The pile on which I place it grows ever taller, because every day there’s more to read. The pile must compete with a steady influx of the New Yorker and Newsweek magazines (both relentless weeklies – I get only one monthly, National Geographic.)
The New Yorker is especially challenging because I like to rip out the good cartoons to distribute to various acquaintances. Like here’s one for my son, the industrial designer:
And here’s one for a friend considering surgery:
The only good news is that I’ve managed to cut my junk mail and catalog intake to almost zero. (This demands dogged dialing to each company’s 800 number.)
Two spots compete to attract the most paper: the end of my kitchen counter, and the top of my desk. It’s an all or nothing proposition. If the space is clear, I can stay on the wagon… for awhile.
But then I have a little slip; maybe I get too busy to put things away before I rush off to the next thing. “I’ll just put it here for now…” I tell myself, as I set a piece of paper on the counter top.
I should know by now I can’t just save one piece of paper. Before I know what hit me I’m buried again.
How buried? Imagine an exhibit at the Natural History Museum, where you’ve got a cross-section of the earth’s layers…
The top-most layer is light and fluffy – mostly current newsprint, Toyota tuneup coupons and an occasional offer for a 2-for-1 dinner. That’s about six inches deep.
The next 6” layer is more compressed – printouts of articles I read online, reports, manuals, magazines yet to be ripped into. Printer paper doesn’t fluff as nicely as ripped newsprint.
From time to time, I moisten the pile with a cup of spilled coffee or tea. Using both hands like salad tongs, I turn the pile as I seek some piece of wisdom I know is about halfway down. This serves to aerate the pile nicely. Over time, the lowest layers begin to heat up and decompose.
The bottom six inches is where my addiction begins to pay off. That’s where I’ve got dark brown crumbly compost, complete with happy earthworms. It grows great tomatoes.
You may ask, what have I tried to cure my addiction?
I had great hopes when it was rumored that the advent of computers would bring us the paperless office. This didn’t work for me: my computer just brought me in contact with MORE articles I wanted to print.
I tried taping my eyes shut so I could no longer read. I tried going cold turkey – installing a paper detection/rejection system at the door.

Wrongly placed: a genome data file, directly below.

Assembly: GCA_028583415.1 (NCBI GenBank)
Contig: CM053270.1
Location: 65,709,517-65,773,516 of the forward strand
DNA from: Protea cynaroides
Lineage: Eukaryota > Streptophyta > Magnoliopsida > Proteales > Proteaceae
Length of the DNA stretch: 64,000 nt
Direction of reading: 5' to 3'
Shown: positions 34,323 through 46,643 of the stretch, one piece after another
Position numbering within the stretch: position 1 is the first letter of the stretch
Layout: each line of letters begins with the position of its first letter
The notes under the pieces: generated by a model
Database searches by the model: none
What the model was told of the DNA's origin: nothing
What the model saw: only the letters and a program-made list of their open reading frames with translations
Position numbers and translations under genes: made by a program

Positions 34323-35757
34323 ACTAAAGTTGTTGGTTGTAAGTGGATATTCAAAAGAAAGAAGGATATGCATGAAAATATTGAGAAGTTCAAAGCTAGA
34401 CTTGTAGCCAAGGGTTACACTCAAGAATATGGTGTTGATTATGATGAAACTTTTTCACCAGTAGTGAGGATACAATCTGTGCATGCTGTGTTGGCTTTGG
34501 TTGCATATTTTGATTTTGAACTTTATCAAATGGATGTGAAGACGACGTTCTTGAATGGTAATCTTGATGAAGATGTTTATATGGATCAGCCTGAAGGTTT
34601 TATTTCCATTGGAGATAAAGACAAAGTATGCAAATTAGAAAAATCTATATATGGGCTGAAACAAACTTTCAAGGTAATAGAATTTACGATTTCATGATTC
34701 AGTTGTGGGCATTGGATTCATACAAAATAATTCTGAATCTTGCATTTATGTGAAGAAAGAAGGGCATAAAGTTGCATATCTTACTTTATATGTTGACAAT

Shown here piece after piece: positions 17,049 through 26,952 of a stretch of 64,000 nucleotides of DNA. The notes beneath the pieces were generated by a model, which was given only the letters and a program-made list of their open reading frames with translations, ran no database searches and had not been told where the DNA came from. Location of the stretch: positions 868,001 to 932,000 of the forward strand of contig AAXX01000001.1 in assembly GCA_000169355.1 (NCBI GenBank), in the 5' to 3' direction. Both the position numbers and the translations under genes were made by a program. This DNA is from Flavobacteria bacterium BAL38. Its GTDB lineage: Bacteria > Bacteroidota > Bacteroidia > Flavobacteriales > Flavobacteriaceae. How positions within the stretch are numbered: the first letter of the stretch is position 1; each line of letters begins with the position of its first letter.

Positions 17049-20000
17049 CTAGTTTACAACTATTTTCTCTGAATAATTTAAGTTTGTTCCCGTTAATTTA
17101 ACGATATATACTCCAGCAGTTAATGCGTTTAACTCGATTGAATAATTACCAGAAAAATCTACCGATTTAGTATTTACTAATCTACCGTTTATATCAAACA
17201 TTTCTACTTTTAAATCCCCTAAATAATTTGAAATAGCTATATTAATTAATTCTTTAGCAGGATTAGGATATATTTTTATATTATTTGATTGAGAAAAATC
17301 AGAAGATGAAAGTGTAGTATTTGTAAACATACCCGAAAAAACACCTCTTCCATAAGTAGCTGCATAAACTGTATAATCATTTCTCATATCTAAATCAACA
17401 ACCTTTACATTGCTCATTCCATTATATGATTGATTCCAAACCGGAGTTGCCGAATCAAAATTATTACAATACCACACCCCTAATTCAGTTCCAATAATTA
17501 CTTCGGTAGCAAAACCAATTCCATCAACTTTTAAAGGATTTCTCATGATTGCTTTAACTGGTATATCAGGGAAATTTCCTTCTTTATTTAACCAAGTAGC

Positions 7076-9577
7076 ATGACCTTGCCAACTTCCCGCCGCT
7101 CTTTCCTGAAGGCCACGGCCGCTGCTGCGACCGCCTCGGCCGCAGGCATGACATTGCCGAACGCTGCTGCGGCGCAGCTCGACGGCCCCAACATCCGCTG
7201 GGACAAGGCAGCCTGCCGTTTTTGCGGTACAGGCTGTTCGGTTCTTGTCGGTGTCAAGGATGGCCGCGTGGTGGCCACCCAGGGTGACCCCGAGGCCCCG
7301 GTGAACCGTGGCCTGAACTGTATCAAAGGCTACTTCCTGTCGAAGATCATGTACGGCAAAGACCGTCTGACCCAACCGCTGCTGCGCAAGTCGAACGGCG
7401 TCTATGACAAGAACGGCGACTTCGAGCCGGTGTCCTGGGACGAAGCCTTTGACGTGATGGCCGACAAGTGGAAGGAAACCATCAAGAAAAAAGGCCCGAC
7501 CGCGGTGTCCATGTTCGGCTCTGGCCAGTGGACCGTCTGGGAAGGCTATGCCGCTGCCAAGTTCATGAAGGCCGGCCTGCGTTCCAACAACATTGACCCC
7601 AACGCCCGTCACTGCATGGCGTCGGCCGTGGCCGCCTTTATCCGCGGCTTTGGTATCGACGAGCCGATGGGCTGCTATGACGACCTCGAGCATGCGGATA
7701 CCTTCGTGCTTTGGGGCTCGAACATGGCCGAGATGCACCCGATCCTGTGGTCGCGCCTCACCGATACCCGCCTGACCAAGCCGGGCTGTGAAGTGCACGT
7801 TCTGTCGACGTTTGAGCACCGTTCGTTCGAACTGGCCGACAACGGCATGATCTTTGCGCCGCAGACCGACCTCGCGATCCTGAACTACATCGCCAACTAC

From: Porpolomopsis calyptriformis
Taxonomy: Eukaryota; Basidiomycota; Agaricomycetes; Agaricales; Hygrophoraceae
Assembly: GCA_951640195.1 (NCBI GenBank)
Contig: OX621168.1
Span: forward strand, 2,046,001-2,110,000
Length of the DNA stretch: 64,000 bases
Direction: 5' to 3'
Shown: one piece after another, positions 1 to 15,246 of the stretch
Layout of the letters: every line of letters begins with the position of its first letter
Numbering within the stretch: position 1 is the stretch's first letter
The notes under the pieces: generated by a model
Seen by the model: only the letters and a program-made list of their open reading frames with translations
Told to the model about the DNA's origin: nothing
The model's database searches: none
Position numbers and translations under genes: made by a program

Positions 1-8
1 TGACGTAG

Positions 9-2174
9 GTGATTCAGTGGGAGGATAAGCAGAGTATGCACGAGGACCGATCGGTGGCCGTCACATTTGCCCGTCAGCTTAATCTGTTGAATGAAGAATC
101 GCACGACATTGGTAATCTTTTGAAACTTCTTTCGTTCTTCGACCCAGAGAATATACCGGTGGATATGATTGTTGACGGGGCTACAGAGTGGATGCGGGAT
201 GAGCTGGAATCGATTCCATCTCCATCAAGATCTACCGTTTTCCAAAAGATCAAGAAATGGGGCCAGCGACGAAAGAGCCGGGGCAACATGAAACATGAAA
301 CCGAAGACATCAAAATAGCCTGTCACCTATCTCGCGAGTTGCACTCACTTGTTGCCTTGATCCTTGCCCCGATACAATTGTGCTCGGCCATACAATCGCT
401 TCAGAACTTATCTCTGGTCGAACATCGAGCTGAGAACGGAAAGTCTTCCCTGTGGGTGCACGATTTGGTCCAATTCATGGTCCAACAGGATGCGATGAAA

But then I found myself rifling through my neighbor’s recycle bins in the middle of the night seeking day-old paper.
So, now I’ve hit bottom and I’m here at Paperholics Anonymous. Can you help me?
Inspire yourself to clear clutter with a comedy act from the late great George Carlin. Watch his routine on “Stuff” and see yourself reflected.
I love this line:”A house is just a cover for your piles of stuff !”
David Allen, the productivity guru and author of the perennial best-seller, Getting Things Done, recommends that followers of his organizing principles get themselves a little device known as the P-Touch labeler. It’s a hand-held battery-operated gizmo with a miniature QWERTYUIOP keyboard that produces crisp black letters on white sticky tape and can be used for affixing labels on just about anything, but especially file folders.
I have had the PT-65 (now replaced by the PT-80 or PT-1000) for several years.
One long weekend a few years ago I holed up with my P-Touch and labeled every single file (as well as a bunch of binders and boxes). Everything was so legible that they could be read at ten feet by a blind man.
My youngest son found my P-touch passion incredibly amusing. When I wasn’t looking one night, he made labels for other things around the house “refrigerator” “toilet” “closet” and even one for the cat: “Fritz”.
I don’t mind being ridiculed – these labels keep in place the façade of order. Even if the file folders fill up with useless outmoded information over time I feel good when I open the drawer.
This week I did clutter-clearings for two separate clients, one new, and the other a return visit. When I first walked into the new client’s home I was wondering what the problem was. The entry way, living room, dining room, master bedroom and bath were spare and in perfect order.
But then we entered the family room. The big round coffee table was heaped with books, papers and exercise DVDs. The couch was similarly covered.
“I like to work here because I don’t really like my office,” she said. “I just feel less scattered here.”
So then we went into her office.
No wonder she felt scattered! Paper everywhere. Piles on the floor, piles on the table, piles nearly burying her computer. One corner was filled with boxes of photos, clippings for future collages, and magazines to be clipped for future collages. A basket held mail she hadn’t opened in a week.
I wish I could say that after two hours we made major headway. But she was so petrified by her piles that it took an hour of tea and talking for her even to touch the first pile.
Then I brought out the P-Touch. We labeled a few file folders with it and stood them upright in her file drawer. She was so happy. Suddenly she could imagine order, control.
She’s buying her own P-Touch.
Yesterday I revisited a couple I’d seen before Christmas. Both of them had major paper issues. The husband got hooked on the P-Touch and has been tossing crap and labeling the rest ever since. The wife was finally willing to move ahead herself.